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Research Papers: Gas Turbines: Structures and Dynamics

Oil Whip Elimination Using Fuzzy Logic Controller

[+] Author and Article Information
A. S. Dimitri

Department of Mechanical Design
and Production,
Faculty of Engineering,
Cairo University,
Giza 12316, Egypt
e-mail: adimitri@eng.cu.edu.eg

J. Mahfoud

Department of Mechanical Engineering,
Université de Lyon,
INSA-Lyon, LaMCoS UMR5259,
Villeurbanne 69621, France
e-mail: jarir.mahfoud@insa-lyon.fr

A. El-Shafei

Department of Mechanical Design
and Production,
Faculty of Engineering,
Cairo University,
Giza 12316, Egypt
e-mail: elshafei@ritec-eg.com

Contributed by the Structures and Dynamics Committee of ASME for publication in the JOURNAL OF ENGINEERING FOR GAS TURBINES AND POWER. Manuscript received July 31, 2015; final manuscript received September 21, 2015; published online November 17, 2015. Editor: David Wisler.

J. Eng. Gas Turbines Power 138(6), 062502 (Nov 17, 2015) (8 pages) Paper No: GTP-15-1385; doi: 10.1115/1.4031759 History: Received July 31, 2015; Revised September 21, 2015

Oil whip is a self-excited subsynchronous vibration which limits the range of operating speed of journal bearings (JBs). JBs have wide range of applications due to their high loading capacity, simple geometry, and lubrication. When the speed of rotation increases, the oil whip instability is excited with a frequency corresponding to the rotor critical speed which causes excessive undesirable vibration. A solution for this instability is implemented through this paper. The control action is implemented through a new integrated bearing device. The bearing consists of JB and electromagnetic actuator (EMA). The oil whip control action is applied through the EMA. A fuzzy logic control algorithm is developed and experimentally applied to a rotor test rig. The controller is suitable to deal with the problems of uncertainties and nonlinearity. The experimental results show the ability of the developed controller to eliminate the oil whip instability when applied to a test rig which simulates industrial rotor through an integrated bearing prototype which was designed and manufactured.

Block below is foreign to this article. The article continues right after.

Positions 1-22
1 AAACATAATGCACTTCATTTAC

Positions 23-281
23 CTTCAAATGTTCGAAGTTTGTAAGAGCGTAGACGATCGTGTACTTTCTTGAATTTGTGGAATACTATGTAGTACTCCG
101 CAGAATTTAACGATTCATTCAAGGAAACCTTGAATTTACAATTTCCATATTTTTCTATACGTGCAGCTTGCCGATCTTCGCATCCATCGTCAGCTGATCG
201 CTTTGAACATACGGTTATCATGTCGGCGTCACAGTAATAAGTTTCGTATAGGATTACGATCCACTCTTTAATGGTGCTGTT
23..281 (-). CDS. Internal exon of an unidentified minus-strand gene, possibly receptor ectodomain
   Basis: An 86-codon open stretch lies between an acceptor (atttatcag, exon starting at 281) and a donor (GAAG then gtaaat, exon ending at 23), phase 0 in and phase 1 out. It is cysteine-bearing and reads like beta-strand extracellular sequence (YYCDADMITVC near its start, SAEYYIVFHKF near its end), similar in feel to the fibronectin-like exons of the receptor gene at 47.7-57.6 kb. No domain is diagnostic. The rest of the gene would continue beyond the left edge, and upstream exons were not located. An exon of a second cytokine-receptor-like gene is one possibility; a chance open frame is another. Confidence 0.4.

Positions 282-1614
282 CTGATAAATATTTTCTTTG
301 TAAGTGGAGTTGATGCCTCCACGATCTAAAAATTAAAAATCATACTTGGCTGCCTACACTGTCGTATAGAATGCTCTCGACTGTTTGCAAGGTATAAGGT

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References

Figures

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Fig. 4

Rotor-bearing block diagram

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Fig. 3

Tested rotor model and measuring plane

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Fig. 2

Test rig configuration

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Fig. 1

Integrated bearing prototype

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Fig. 9

Instability control at B1

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Fig. 7

Fuzzy logic controller surface

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Fig. 13

FL controller measurements at P2

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Fig. 14

FL controlled spectrum at P2

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Fig. 15

Experimental controlled waterfall at P2

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Fig. 16

Zoom on current control action

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Fig. 8

Rotor simulation at B1

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Fig. 10

Effect of JB clearance variation

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Fig. 11

Control loop and measurement instrumentation

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Fig. 12

Experimental uncontrolled waterfall at P2

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Fig. 17

JB coordinate system

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